GROCERS AGREE TO REDUCE
PLASTIC BAG USE
Newsom, Mirkarimi announce public-private partnership
City now recycles two-thirds of waste
Mayor inks agreement between city and participants, from left,
Karl Schroeder of Safeway; Nia Crowder, president of the San Francisco
Commission on the Environment; Ivy Wan, executive director of
the San Francisco Charity Cultural Services; Stacia Levenfeld,
public affairs officer for Albertsons; and Supervisor Ross Mirkarimi
By Pat Murphy
November 3, 2005
The city took either a full step or half step toward San Francisco
plastic bag use reduction yesterday, with history yet to validate
perception of either Mayor Newsom or Supervisor Mirkarimi.
Pilgrimage scope aside, both city leaders praised the journey
in a City Hall press conference announcing a public-private agreement
aimed at reducing plastic bags by 10 million through close of
The measure, which also promotes greater customer use of cloth
bags, joins expanding city projects established for the greening
of San Francisco. The city now recycles two-thirds of all waste,
compared to London's track record still "in the teens,"
Newsom pointed out.
Plastic bags take many years to biodegrade, and commonly litter
the streets, clog storm drains, and kill sea life.
"San Francisco is a global recycling leader," stated
"Today our city is taking a historic step to reduce the
use of disposable items such as grocery store bags. This is just
the beginning if we are to
become a truly sustainable city."
Mirkarimi warned against private industry driving reduction goals.
"I think that this is a fine half step in making certain
that this does not become an industry driven remedy," Mirkarimi
"Listen, I really do laud that our government is able to
broker this with the industry unto itself, but I'm cautious, I'm
cautious just like I'm cautious that I think our nation is influenced
by corporations who do not want to participate with enforceable
guidelines in the Kyoto (global warming) or Rio accords,"
stated the District 5 supervisor.
"You can see the spirit of cooperation (laughter),"
"I'm one of those guys that has the same ideals that everyone
else has, but we've got to manifest them, we've got to make them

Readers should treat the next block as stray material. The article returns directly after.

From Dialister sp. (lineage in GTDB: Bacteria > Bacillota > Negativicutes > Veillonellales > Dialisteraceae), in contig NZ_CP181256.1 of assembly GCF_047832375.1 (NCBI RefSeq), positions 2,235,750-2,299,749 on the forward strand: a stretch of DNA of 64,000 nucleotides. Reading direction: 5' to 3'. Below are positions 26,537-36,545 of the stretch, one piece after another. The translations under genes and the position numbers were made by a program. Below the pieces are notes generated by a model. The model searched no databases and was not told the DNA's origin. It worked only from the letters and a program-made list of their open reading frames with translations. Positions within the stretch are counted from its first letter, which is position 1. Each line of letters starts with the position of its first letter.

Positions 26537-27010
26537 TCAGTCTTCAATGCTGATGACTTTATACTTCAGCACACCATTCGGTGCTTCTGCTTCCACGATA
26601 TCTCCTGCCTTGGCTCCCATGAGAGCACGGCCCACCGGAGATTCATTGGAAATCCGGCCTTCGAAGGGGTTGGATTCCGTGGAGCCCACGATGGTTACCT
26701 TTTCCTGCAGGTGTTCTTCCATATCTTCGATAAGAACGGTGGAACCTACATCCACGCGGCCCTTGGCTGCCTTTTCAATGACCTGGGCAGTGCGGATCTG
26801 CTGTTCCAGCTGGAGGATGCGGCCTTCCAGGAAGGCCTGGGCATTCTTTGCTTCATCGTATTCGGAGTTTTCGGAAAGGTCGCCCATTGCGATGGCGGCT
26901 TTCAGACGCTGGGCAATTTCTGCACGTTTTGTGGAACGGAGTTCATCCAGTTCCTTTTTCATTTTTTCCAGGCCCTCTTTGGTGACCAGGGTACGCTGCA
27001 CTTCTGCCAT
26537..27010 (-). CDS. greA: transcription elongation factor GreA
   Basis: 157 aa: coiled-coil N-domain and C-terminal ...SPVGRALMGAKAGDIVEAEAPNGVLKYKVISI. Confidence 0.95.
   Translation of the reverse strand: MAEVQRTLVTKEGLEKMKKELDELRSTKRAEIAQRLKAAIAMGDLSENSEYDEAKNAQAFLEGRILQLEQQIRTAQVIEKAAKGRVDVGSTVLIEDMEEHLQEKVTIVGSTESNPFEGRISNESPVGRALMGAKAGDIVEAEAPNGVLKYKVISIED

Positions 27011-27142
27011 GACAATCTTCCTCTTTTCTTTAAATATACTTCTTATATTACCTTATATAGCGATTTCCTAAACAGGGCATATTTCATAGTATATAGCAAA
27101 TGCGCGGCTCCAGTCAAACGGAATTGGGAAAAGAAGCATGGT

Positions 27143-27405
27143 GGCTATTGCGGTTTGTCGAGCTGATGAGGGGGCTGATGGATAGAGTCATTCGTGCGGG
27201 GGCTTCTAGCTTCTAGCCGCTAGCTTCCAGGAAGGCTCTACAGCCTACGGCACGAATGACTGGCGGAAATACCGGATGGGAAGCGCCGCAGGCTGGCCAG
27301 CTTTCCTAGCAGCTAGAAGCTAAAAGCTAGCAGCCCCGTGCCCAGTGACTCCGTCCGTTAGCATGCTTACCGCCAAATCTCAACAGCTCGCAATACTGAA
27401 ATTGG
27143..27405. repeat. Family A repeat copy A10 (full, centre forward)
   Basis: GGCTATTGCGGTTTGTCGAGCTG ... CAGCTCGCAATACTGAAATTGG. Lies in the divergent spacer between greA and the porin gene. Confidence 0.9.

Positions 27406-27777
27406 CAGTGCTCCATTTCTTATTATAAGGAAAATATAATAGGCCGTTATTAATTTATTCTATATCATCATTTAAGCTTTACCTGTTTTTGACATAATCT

happen and it's at times a rocky road.
"But this is not an insignificant half step. I wouldn't
use that phrase. I think it's more than a half step as we're the
only city in the United States of America that can lay claim to
having gone as far as we're announcing that we're going,"
added the mayor.
Participating grocers include Albertson's, Andronico's, Bell
Markets, CalMart, Cala Foods, Foods Co., Mollie Stone's and Safeway
stores at 54 locations.
The target reduction of 10 million bags may represent up to twenty
Percent of the total bags distributed in San Francisco on an annual
basis -- the exact figure of bags used annually will be captured
through monitoring by the city.
A reduction of 10 million bags will keep 95 tons of material
plastic out of San Francisco's waste stream, and will reduce San
Francisco's contribution of greenhouse gas emissions by nearly
1 million pounds of CO2. This is equivalent to 44,000 gallons
of oil or taking more than 14,000 automobiles off the road for
The Commission on the Environment first looked at the issue of
checkout bag reduction in San Francisco in late 2004.
Subsequently, Mayor Newsom and Supervisor Ross Mirkarimi co-sponsored
a resolution focusing on reduction measures, and have worked together
with industry to craft the voluntary reduction agreement.
The Department of the Environment is charged with ensuring that
Goals of the Agreement are implemented. "We will immediately
work with the grocery stores to determine an accurate baseline
for the number of bags distributed.
"We will then monitor the supermarkets' progress towards
reaching the reduction targets," said Jared Blumenfeld, director
of the San Francisco Department of the Environment.